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SP0224 What is New in SLE and APS?
  1. A. Rahman
  1. Medicine, University College London, London, United Kingdom


The recent history of systemic lupus erythematosus is marked by the development of promising new agents based on research into the underlying biology of the disease, which have seldom carried their promise into successful clinical trials. However, over the last year there have been encouraging data on two biologics, epratuzumab and atacicept, together withe a potential new indication for rituximab in early treatment of lupus nephritis. These issues will be discussed.

Observational studies in large numbers of patients with SLE are also important. The Systemic Lupus International Collaborative Clinics (SLICC) group has published a series of papers based on an inception cohort of 1600 patients followed for up to 12 years. These papers tell us about facets of the natural history of the condition, such as development of nephritis and mood disorders.

A multi-national group developed Treatment-to-Target guidelines for SLE. While broad-ranging, many of these targets are likely to be feasible in clinical practice.

In contrast to SLE, there are very limited options for treatment of the antiphospholipid syndrome (APS). Anticoagulation with warfarin or heparin remains the only form of therapy with a secure evidence base. However, efforts to develop new treatments are progressing and trials of alternative anticoagulants such as rivaroxaban may be of particular interest.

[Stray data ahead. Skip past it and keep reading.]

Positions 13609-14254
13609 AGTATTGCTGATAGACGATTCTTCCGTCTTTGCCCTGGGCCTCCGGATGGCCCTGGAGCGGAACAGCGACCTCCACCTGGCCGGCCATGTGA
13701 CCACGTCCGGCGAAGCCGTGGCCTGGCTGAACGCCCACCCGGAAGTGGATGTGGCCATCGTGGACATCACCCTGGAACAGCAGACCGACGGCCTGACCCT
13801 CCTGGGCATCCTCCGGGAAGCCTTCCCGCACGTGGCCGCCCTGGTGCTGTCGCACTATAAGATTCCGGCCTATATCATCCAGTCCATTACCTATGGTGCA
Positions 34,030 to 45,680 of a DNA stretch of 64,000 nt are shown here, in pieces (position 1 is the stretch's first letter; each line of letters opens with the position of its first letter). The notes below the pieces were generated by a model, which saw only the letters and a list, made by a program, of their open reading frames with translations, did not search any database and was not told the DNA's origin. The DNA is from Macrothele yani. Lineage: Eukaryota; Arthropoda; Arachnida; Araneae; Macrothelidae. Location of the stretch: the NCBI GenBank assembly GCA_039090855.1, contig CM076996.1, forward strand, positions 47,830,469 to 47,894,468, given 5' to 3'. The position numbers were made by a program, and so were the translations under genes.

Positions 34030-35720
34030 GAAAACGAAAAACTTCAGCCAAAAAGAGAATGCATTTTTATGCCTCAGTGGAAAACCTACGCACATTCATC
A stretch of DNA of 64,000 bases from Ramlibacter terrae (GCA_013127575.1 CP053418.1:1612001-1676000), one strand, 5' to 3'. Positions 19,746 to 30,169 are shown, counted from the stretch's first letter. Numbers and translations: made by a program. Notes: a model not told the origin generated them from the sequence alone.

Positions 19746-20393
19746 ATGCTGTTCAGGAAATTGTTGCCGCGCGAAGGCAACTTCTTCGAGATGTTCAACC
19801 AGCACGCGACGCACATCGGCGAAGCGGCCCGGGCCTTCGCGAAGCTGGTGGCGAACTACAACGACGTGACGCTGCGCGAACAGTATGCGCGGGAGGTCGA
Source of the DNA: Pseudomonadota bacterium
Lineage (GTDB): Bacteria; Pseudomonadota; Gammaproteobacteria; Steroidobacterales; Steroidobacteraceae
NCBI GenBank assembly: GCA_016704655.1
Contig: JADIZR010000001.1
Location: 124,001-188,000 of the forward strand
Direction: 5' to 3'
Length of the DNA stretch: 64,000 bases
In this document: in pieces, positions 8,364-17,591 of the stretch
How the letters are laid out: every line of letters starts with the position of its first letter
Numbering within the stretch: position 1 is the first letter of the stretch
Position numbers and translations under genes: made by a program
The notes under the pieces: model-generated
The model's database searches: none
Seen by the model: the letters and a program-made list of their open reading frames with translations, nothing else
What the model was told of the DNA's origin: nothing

Another challenge in the management of APS lies in the fact that the serological tests used to diagnose it are imperfect and it can be difficult to decide which patients testing positive in the anti-cardiolipin, anti-beta-2-glycoprotein I or lupus anticoagulant assays actually require long-term anticoagulation. A series of authoritative reports on the diagnosis and treatment of APS were published as an outcome of taskforces set up at the 2013 international APS conference in Rio de Janeiro and some of their conclusions will be discussed.

The concept of “seronegative” APS, i.e. patients with typical features of APS but who test negative in the standard assays is a controversial one. However, some recent papers suggest that at least a proportion of these patients do have antibodies that can be detected by novel assays.

Disclosure of Interest None declared

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